The High Desert Celtic Society is one of my dearest things to photograph in Oregon. Not all the photographs are suitable to post because when alcohol is involved I tend to accept dares to fire my camera up the kilt of the gentlemen making the challenge. Is it true what a Scotsman wears under his kilt?
You’ll have to take your own photos. **SMIRK**
We have a ton of fun. There are five annual events some are bigger than others.
In order of occurrence:
This is the evening where we honor the poet Robert Burns. We have a Burns supper, which is a pretty formal affair.
It is a celebration of the life and poetry of Robert Burns, author of many Scots poems. The suppers are held as close to the poet's birthday, (Jan 25) as is convenient for us.
There is always the address to the Haggis. Haggis is a Scottish fare that, well, you either love it or hate it. I am picky as to who makes it. If it is not done right it tastes like Alpo. If it is done right I can eat it for days like turkey. Haggis and scrambled eggs, Haggis sandwiches etc. Don’t ever ask what’s in it. It worse than hot dogs….
Since Celtic means all the Celts, (not just Scots) next on the calendar is Saint Patrick’s Day (which for us is “Night”). We get together at a local pub and have singing and dancing, drinking, corned beef and colcannon which is a combo of cabbage and mashers.
We generally don’t drink green beer because we live in Oregon where they make really good beer and we just want to drink that…
The next event is most definitely our biggest, The High Desert Celtic Festival.
It’s always the second Saturday in August. It is so big that it really goes on for three days. Set-up and pub crashing, the festival and Céilidh (After party pronounced kay-lee), and Sunday morning when everyone crawls out of their tents and tries to pretend they survived the Céilidh and has breakfast.
The Celtic Festival has, drinking, singing, dancing, drinking, bands, athletic competitions, drinking, crafts, food, drinking, occasionally a wedding, pipers, drinking……
Samhain (pronounced sow-an), is the Gaelic harvest festival and marked the end of the harvest, the end of the "lighter half" of the year and beginning of the "darker half".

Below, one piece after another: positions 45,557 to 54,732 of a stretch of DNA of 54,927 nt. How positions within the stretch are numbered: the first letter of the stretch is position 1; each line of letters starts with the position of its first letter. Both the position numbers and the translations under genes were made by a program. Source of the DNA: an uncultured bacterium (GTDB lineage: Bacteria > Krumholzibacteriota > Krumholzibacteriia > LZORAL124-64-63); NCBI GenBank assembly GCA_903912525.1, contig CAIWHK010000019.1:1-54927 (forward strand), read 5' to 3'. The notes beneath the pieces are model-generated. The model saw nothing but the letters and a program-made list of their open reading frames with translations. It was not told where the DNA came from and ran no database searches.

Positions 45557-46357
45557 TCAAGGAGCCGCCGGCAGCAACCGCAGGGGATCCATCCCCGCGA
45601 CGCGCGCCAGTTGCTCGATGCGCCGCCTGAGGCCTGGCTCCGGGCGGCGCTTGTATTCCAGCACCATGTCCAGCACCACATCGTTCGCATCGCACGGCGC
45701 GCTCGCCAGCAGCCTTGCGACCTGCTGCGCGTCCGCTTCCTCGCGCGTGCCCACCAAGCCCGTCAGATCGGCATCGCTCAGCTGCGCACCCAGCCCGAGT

This is the night our celtic society remembers, honors, and toasts our dead, for it is supposed that the veil between the living and the dead is thin, and communication is possible on Samhain Eve. We burn a door to make it a little easier.
In Oregon we all tend to do a fair amount of remodeling of our poorly constructed manufactured homes, so someone in the celtic society always has a door available for burning.
And the last event of the year is St. Andrew’s Day (night.)
Our High Desert Celtic Society celebrates with?
You guessed it...drinking and dancing and drinking and haggis and drinking. Come on, there's only one other thing to do in the old days in the winter....(Knitting of course, remembering that the other big Scottish commodity besides whisky is wool....right?)
Saint Andrew is the Patron Saint of Scotland, and Saint Andrew's Day is celebrated by Scots around the world on November 30th every year. Saint Andrew was a fisherman in Galilee along with his older brother Simon Peter (Saint Peter). Both became apostles of Jesus Christ.
All year long we have fun and are good friends outside of the society. Celts tend to be cheerful and kind, so come out and join us.
If you are not near Central Oregon, there are festivals in Newport, Portland, LaGrande and many other areas.